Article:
To persevere in one’s intentional habits is to walk the fine line between being a bulldozer just to get the job done, and of being constantly open to that quiet voice of inspiration.
My deadline to finish this painting was last week. It wasn’t a commission, just a gift — sometimes more pressure than a commission! As you probably have seen, dear readers, I’m not quite there.
Here’s where I was about two weeks ago:
And then the middle of last week:
Almost done, right? Well, yes…..
….But then a little voice said, as I began to detail the arches , “Turn the arches and your plain gold pillars into ones with capitals.”
That voice, I’ve come to know, is the Holy Ghost. He’s the little, subtle breathe of inspiration that whispers to your consciousness and waits for your to freely choose what he presents.
I’ve struggled a lot in giving into that voice, and know now that it’s foolish not to listen to it. The Monk in the previous post is a good example of that. So, I listened to that voice. “You know best,” I said back to Him. But it wasn’t easy.
And on the afternoon when I had hoped to finish off the illuminating monk, I put some clumsy capitals there instead.
It was hard, let me tell you. I was almost done! So close to being finished! And then to leave the painting for the day looking like below?! Agh!
But this picture is all about the Fiat, so I was more happy with having listened to the voice than ignoring it and betraying that Inspiration.
The next morning, I got right down to business. Bialetti was my hero who helped me through the building of the pillars with his strength of caffeine.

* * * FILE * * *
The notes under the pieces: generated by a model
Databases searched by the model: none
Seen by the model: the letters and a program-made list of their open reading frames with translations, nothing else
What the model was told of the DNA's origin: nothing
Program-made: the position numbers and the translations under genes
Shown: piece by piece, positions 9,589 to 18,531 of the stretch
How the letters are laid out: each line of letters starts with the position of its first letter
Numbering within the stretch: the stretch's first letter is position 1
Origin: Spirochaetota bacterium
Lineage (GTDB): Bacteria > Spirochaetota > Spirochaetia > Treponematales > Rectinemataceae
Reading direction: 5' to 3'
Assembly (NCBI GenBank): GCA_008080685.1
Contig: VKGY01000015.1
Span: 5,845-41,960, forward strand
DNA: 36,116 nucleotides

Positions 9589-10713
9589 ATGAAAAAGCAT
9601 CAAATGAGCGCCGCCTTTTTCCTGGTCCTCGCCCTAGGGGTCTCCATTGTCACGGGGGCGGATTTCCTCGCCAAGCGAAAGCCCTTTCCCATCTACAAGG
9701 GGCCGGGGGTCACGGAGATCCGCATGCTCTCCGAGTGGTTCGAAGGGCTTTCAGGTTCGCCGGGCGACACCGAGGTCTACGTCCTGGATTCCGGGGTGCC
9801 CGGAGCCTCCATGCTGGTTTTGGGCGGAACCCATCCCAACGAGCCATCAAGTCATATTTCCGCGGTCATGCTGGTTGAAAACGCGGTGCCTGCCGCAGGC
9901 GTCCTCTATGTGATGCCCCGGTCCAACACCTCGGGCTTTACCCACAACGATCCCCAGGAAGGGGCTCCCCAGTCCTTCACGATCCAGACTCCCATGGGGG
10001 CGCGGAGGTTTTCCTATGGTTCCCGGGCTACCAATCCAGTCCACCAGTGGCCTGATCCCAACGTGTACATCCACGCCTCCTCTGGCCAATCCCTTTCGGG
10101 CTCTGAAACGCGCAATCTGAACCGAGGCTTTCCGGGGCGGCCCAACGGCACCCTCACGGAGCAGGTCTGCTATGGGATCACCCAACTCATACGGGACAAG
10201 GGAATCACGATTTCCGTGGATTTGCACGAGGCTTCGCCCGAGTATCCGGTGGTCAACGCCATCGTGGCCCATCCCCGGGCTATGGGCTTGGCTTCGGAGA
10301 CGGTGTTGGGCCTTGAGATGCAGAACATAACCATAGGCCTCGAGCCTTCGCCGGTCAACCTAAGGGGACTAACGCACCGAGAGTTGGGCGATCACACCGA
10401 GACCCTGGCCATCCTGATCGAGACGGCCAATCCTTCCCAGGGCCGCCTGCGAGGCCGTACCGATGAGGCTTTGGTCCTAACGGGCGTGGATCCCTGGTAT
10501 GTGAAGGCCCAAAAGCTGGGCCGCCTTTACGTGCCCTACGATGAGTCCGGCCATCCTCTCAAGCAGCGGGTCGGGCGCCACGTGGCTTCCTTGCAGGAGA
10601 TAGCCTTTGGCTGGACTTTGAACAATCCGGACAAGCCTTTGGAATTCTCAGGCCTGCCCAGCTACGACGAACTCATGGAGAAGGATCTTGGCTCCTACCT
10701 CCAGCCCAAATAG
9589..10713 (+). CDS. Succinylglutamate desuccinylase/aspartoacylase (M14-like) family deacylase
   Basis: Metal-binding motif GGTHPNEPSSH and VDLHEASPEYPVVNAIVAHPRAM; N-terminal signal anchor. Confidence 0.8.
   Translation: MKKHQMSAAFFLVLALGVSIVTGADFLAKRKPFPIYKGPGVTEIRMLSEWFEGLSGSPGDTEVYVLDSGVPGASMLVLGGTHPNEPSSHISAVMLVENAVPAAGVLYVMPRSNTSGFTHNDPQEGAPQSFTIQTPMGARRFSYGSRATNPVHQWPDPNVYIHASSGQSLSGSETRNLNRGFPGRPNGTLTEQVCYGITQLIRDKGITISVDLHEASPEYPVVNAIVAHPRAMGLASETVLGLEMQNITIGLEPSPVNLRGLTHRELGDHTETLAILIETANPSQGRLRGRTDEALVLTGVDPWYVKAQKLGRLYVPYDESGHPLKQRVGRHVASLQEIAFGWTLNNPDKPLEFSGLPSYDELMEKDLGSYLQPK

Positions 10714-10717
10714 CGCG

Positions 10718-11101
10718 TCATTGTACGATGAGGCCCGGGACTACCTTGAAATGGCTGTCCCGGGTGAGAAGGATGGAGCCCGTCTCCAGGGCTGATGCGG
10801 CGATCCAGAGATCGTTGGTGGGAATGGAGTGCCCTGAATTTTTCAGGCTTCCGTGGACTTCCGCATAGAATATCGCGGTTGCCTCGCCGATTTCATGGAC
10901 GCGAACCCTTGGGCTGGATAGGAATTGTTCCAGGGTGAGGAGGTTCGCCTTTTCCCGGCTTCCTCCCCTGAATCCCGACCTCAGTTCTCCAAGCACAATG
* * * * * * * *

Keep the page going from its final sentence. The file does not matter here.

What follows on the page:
I got out my travel journal and photos of the cloister of St. John Lateran’s in Rome, and played around till I was confident that I could get the pillars I was thinking of.
The above is pretty much what production looked like for many hours.
See the pillars on either side of the deer? That’s probably mess-up number 2. By the end of the day there would be about 5 or 6 layers of ‘discarded’ -painted over- pillars.
Below is one that started to work out, but it just seemed like it would really take away from the point of the work. Very weavy and rope-like.
After 5 tries or so, and a lot of prayers and patience, the right shape of the pillars began to form under my brush. Deo Gratias!
By the end of the night, the pillars went from gold to looking more like stone.
There’s still a lot of refinement to be done, and I almost like the simplicity of the gold more, but I learned a lot internally by moving with that inspiration.
While working on the project that day, I was able to be grateful yet again for my travels -food for imagination – and for a good ol’ friend who showed me a twisting Byzantine pillar, inlaid with mosaics, in St. Clement’s Basilica in Rome. He unknowingly started me on a love of finely crafted, winding yet supporting, pillars of stone.
I was also grateful for the following thought:
Art requires a delicate dance. The discipline gained through perseverance is the foundation and structure which allows the birth of a creation, and that new creation is conceived first from a Voice of Inspiration. One just has to be aware that the Voice is speaking, and choose to listen to it.
Definitely a chin-stroker and a head-scratcher.
I hope and pray that these pillars -and the whole project- turn out. But if they don’t, at least there’s a few things that came out of it. The thoughts and Fiats along the way would have never happened if I hadn’t responded to that movement of inspiration!
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